Patriotism and the Cold War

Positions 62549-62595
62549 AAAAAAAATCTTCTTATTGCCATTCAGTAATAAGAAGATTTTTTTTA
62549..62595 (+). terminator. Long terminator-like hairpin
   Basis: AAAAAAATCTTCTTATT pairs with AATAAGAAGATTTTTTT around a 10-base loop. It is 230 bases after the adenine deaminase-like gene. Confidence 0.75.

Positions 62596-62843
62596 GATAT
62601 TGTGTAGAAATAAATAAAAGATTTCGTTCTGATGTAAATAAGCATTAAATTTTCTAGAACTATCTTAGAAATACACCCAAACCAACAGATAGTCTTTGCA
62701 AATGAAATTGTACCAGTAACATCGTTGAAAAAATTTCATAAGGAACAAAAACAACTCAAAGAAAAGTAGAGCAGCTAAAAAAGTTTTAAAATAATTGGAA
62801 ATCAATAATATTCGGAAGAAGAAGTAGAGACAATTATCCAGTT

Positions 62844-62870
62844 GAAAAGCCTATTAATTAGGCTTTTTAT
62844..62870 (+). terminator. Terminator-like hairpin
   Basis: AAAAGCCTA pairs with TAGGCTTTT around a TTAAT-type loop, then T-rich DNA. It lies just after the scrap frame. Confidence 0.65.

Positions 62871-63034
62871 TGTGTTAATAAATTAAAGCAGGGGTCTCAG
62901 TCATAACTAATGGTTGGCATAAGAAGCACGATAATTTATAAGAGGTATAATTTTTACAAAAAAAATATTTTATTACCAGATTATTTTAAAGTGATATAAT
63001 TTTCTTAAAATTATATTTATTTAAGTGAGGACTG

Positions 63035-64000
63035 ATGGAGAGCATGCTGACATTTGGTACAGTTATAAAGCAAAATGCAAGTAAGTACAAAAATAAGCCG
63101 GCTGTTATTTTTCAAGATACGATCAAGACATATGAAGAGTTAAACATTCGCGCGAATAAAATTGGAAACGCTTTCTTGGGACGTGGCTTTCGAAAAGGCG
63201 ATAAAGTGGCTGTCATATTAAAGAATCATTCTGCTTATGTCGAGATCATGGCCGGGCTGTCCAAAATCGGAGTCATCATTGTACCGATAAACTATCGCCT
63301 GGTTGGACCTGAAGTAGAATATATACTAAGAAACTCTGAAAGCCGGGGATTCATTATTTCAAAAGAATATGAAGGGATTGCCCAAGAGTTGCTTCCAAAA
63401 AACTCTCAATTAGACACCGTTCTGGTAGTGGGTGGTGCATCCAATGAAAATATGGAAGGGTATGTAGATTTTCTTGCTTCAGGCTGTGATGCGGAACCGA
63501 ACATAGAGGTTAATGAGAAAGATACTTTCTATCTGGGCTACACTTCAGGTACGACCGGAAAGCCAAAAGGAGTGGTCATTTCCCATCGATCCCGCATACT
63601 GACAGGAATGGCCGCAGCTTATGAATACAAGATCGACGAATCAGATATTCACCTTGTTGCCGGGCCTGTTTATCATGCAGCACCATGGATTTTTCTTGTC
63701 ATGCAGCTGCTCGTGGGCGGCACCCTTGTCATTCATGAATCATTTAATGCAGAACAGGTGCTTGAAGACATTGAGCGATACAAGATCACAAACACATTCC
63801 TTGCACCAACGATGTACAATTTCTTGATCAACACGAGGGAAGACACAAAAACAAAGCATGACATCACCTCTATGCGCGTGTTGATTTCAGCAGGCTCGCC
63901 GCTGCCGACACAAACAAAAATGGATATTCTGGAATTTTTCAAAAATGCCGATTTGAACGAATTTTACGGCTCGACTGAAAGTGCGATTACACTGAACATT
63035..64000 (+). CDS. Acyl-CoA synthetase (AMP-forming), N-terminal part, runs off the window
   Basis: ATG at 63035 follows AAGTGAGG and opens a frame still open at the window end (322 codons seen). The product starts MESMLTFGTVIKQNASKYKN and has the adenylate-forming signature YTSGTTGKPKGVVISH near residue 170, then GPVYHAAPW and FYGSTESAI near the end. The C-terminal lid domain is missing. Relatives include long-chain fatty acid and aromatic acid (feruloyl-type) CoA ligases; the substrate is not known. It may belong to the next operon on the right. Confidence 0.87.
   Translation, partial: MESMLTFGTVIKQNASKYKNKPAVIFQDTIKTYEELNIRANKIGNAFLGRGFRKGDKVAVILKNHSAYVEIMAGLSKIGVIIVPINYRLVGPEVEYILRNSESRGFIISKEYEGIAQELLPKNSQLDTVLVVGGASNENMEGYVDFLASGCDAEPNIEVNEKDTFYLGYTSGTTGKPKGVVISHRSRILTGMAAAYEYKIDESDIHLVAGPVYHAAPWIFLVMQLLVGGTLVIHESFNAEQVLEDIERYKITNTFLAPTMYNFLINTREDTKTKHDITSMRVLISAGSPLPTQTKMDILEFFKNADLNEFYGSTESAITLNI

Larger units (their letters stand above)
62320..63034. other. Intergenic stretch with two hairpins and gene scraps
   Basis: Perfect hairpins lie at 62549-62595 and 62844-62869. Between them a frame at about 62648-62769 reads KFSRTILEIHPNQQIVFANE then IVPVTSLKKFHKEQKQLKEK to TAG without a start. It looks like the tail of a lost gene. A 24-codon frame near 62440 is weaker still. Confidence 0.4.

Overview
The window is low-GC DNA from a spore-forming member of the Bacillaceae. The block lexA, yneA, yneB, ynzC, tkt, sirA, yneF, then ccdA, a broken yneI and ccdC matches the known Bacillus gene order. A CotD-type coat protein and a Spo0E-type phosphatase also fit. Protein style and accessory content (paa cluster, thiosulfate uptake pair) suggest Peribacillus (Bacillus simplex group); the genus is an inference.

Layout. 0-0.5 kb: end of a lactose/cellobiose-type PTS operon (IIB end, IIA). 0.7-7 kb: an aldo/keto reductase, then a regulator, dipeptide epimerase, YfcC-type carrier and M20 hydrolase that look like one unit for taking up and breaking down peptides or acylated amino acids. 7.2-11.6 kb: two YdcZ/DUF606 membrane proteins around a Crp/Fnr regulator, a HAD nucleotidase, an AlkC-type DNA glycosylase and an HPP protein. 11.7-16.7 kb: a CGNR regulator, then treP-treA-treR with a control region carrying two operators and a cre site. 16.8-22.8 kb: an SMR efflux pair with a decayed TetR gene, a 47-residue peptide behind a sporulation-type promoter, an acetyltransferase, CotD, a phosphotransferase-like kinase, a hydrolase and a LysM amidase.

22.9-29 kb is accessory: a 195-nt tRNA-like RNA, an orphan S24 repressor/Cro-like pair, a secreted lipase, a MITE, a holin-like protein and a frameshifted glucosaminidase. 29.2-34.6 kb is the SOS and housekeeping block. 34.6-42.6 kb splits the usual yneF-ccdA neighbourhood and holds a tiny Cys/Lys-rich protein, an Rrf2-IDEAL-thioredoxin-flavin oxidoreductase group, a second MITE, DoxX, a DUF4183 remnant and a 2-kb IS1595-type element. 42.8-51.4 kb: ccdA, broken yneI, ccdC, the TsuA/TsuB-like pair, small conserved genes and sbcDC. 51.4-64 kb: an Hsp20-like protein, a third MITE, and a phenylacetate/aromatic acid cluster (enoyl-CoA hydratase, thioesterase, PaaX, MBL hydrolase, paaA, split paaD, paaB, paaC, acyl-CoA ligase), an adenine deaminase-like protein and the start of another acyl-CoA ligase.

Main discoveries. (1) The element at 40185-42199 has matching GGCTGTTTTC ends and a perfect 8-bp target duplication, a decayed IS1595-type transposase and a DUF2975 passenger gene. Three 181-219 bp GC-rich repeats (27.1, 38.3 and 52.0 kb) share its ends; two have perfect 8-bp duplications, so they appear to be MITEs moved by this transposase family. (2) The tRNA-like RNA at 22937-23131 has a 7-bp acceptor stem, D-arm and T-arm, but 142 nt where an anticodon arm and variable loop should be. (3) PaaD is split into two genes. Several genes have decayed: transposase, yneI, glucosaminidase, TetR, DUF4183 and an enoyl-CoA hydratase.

Mental hygiene films remain excellent sources for American propaganda during the Cold War. These films document the increased fear of communism, as a primary responsiblity of social guidance films were to emphasize social cohesion and good citizenship. As social guidance scholar Jonathan MacDonald states, re-stabilizing social order through impressing social roles internally and externally of the family unit was seen as directly responsible for a healthy democracy. Further, it was thought that democratic citizenship required training in order to be successful, thus the production of social guidance films and the directing of these films towards teenagers were justified.6 Extensive effort was used to link hygiene to popularity and eventually to being a good citizen.1,5 The insinuation for this was the defining of qualities (i.e., being unhygienic, unpopular, not having dates) to radicals and potential communists. Many school films of the era thusly focused on bathroom shots to illustrate proper hygiene, as is the case in More Dates for Kay. Others made sure to display the seemingly well-adjusted in popular or party atmospheres, like the image below from What to do on a Date. Some films skipped the delicate approach and favored direct displays of military posters (like the beginning of Gossip) or even government film footage of the military (as depicted in the still from Johnny Learns his Manners). The effects of propaganda placement of school children during this time remain undefinable.